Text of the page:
Myths, Magic, and Monsters YA First Lines

First Line Friday is a series of blog articles posted on the first Friday of every month. The first line of a story, we’re told, must hook the reader. Implied is that the reader will not buy the book if the first line isn’t great. These entries are from Amazon, my personal library, or other online booksellers. Do these first lines from myths, magic, and monsters YA hook you? Do you want to read more?

The Cover of Lore by Alexandra Bracken features a Medusa head in all white with the tag line of Bind Your Fate to Mine and a first line from myths magic and monsters ya

He woke to the feeling of rough ground beneath him and the stench of mortal blood.

Lore by Alexandra Bracken

“What do you want from us?” A tall, slender woman with doll-like features and beautifully curled, blonde hair demands in a shaking tone that betrays her state of absolute terror.

Blood (Redrowen) by D.C. Hart 

The Cover of Fallen Shroud by D. J. Dalton features a woman in black leather jacket and white t-shirt with blue swirls of magic around her.

It wasn’t uncommon for kids to have an imaginary friend. 

Fallen Shroud: Twisted Curse Book One by D. J. Dalton

This is a story of the Sun and the Earth.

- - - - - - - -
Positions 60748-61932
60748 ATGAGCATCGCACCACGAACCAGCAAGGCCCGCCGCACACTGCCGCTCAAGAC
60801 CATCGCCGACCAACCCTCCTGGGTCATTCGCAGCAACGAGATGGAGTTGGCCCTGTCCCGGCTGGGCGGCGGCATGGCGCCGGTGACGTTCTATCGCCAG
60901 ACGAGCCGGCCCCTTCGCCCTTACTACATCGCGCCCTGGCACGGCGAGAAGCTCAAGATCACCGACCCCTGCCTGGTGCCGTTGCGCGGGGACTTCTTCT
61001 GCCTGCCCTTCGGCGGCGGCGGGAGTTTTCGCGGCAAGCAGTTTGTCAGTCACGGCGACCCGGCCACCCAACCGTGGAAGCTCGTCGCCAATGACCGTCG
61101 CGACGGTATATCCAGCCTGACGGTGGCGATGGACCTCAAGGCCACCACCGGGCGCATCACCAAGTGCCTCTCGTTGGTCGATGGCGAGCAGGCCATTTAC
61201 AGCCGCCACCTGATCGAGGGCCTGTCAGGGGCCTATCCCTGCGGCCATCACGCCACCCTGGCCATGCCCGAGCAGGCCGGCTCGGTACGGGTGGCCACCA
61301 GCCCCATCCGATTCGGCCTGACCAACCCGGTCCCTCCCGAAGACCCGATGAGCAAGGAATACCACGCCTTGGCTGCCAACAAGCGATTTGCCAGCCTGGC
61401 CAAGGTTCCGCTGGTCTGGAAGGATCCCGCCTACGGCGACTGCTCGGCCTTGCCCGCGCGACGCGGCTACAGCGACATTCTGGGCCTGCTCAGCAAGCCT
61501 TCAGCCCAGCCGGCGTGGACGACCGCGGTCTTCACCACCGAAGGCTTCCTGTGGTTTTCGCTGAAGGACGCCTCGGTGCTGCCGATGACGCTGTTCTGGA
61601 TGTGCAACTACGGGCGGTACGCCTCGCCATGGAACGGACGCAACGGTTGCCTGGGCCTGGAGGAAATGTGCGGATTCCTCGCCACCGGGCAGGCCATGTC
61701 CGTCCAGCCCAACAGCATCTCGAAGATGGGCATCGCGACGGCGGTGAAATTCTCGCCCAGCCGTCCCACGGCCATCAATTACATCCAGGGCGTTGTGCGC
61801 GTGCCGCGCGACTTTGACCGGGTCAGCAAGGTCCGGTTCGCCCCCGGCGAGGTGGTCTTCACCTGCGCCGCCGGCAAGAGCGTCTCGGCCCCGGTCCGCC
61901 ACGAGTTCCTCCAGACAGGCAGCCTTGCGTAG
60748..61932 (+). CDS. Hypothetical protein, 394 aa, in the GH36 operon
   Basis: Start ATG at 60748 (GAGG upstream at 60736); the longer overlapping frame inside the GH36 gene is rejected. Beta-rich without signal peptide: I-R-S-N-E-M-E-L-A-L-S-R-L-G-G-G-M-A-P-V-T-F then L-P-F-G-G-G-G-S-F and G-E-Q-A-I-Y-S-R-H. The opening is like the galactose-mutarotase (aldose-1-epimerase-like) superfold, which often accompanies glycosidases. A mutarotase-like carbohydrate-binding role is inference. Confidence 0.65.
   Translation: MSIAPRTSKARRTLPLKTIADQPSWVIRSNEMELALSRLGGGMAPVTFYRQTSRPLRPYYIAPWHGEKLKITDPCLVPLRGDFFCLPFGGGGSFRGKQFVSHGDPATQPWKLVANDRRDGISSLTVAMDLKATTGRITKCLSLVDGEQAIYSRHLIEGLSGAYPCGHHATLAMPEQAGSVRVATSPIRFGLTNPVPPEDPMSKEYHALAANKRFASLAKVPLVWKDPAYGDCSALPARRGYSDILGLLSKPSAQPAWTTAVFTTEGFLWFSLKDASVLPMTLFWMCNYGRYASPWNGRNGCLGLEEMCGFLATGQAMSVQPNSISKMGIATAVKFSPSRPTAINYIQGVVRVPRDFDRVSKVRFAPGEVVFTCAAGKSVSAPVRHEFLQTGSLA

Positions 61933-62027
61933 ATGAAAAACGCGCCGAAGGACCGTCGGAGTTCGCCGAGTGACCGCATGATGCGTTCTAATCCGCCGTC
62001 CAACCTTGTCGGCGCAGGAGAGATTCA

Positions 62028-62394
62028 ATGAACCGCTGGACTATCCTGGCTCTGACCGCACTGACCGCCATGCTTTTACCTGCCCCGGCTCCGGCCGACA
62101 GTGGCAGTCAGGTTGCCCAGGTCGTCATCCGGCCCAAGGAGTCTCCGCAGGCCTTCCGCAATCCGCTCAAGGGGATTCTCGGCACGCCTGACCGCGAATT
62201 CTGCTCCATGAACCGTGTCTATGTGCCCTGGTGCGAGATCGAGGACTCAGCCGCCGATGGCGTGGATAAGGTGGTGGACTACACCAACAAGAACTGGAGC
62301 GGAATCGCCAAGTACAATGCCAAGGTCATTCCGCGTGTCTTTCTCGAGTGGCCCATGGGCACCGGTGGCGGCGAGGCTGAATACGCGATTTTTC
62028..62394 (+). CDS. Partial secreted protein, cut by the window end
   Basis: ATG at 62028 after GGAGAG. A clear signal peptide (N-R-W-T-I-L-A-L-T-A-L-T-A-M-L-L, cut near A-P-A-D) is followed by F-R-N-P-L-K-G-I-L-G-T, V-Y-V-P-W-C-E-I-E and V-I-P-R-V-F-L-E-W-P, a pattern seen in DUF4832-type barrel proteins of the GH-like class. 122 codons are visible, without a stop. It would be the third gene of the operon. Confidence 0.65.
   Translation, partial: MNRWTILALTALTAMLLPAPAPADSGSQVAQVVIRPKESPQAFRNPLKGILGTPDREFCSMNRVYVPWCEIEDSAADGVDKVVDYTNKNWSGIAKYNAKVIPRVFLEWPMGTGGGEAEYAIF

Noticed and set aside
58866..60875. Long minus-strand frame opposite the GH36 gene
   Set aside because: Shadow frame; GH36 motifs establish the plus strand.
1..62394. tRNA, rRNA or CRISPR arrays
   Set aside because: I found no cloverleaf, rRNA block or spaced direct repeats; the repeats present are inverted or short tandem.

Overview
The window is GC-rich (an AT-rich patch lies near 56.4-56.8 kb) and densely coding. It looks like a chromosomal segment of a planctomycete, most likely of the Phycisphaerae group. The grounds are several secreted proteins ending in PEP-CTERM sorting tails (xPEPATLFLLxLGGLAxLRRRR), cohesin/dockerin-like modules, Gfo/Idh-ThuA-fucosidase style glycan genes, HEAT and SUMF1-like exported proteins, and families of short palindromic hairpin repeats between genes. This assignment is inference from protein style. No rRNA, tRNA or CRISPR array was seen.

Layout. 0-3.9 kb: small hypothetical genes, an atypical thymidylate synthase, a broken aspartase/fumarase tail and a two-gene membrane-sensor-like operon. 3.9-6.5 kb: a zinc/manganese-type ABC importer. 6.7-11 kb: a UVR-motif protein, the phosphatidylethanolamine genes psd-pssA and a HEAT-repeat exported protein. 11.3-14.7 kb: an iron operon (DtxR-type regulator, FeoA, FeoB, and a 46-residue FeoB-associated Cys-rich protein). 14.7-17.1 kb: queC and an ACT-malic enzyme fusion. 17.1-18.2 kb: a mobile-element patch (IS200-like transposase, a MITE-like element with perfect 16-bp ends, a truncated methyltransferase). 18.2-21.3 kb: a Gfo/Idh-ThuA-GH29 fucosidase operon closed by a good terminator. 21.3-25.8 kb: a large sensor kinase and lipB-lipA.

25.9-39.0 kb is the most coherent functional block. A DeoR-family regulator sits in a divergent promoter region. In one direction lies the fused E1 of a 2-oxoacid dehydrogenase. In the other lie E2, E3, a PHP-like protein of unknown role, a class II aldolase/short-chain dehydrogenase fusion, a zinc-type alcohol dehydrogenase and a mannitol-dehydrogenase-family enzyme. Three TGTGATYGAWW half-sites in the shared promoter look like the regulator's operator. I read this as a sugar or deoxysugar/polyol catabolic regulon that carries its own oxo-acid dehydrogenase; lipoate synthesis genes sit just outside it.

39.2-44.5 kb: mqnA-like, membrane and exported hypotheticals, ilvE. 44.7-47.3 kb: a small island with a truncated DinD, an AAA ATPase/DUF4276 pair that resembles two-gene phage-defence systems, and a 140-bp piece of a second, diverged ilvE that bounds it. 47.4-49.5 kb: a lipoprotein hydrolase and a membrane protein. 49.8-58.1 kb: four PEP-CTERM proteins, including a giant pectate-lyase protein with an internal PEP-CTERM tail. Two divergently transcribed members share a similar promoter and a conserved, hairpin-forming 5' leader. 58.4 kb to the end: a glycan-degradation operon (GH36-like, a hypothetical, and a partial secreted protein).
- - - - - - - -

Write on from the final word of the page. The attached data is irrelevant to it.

Well, not quite.

A Song of Entanglement by Deena Helm 

The cover of Fire Falls into the depths by R. A. Cooper features a young woman standing atop a mountain with icy magic depending form her hands.

In three days, my life went from tracking down the Jags to being hunted and saving my friends from the lion-headed vultures.

Fire Falls Into the Depths: Book Two of The Brimstone Archives by R. A. Cooper


There are no affiliate links in this post. I don’t make a cent off of the books listed on this page. Usually these titles are pulled at random. They are here for your enjoyment. And to entice you to buy more books.

If you liked those first lines, I hope you’ll love these:

The giant bronze angel of death loomed over Miranda Clarke’s shoulder.

My Soul to Keep, Book One in the Fellowship Dystopia by Lynette M. Burrows


One word and Ian Hobart’s world teetered into not safe.

Fellowship, a companion novel to the Fellowship Dystopia by Lynette M. Burrows

Do You Want to Read More?